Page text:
I agree with this analysis
https://www.standardmedia.co.ke/article ... lying-case
If, in this complex mix of things, the High Court holds that the presidential results declared by the CROs are final rather than provisional, the Commission will have no means whatsoever to curb wilful or inadvertent electoral malpractice as required of it by Article 86 of the Constitution.
Logically, if the result declared by the CRO is final then a petitioner in a presidential dispute would have to sue each of the 290 CROs rather than the chairperson of the Commission.
However, anyone who has cared to read the Report of the Krieglar Commission on the 2007 General Election knows that there was no evidence of rigging at the presidential tallying centre and that any malpractice took place at the constituency level.
This interpretation of the Constitution is clearly wrong because the duty to hold presidential elections in the 290 constituencies is vested in the chairperson of the IEBC as the presidential returning officer. Last Friday but one, a three-judge bench of the High Court comprising Justices Aggrey Muchelule, Weldon Korir and Chacha Mwita delivered a landmark ruling that the presidential results announced by constituency returning officers are final in respect of the constituency and can only be questioned by the election court.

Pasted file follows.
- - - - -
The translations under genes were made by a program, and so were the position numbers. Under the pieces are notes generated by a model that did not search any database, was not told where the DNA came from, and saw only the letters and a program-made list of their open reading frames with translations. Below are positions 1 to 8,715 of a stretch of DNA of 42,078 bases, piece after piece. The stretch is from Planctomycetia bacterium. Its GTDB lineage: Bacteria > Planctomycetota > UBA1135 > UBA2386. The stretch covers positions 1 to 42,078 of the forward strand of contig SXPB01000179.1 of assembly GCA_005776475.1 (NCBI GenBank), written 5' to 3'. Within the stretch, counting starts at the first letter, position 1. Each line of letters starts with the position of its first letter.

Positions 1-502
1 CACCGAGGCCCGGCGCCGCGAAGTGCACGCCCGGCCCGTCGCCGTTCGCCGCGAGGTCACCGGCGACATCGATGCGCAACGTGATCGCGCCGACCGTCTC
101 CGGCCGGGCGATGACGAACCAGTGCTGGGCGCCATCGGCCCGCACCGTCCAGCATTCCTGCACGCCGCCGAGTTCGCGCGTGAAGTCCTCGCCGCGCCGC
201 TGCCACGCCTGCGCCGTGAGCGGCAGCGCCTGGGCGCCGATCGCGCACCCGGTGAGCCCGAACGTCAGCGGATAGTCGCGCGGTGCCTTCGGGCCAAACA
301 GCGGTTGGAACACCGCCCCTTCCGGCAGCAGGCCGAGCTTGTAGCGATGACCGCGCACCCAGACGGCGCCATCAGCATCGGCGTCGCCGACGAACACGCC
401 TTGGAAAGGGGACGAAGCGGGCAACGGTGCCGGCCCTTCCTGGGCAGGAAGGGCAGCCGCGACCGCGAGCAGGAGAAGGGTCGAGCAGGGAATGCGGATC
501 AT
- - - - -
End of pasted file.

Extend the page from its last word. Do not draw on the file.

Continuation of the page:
Accordingly, my honest view is that contrary to its noble objectives, the Maina Kiai judgement will promote rather than eliminate electoral malpractice in presidential elections. Finally, from a practical point of view, three things are worth nothing. First, the role of IEBC chairman as the returning officer has been stripped of any practical value as all he would now have to do is to add up the results announced by returning officers in the 290 constituencies and announce the winner. Secondly, there may be no practical need for IEBC to purchase an expensive system of results transmission because Form 37 signed by CROs showing results of each presidential candidate would be final henceforth. Thirdly, there would be no need for a presidential elections tallying centre because IEBC can as well add in its offices the results from the 290 constituencies and declare the winner.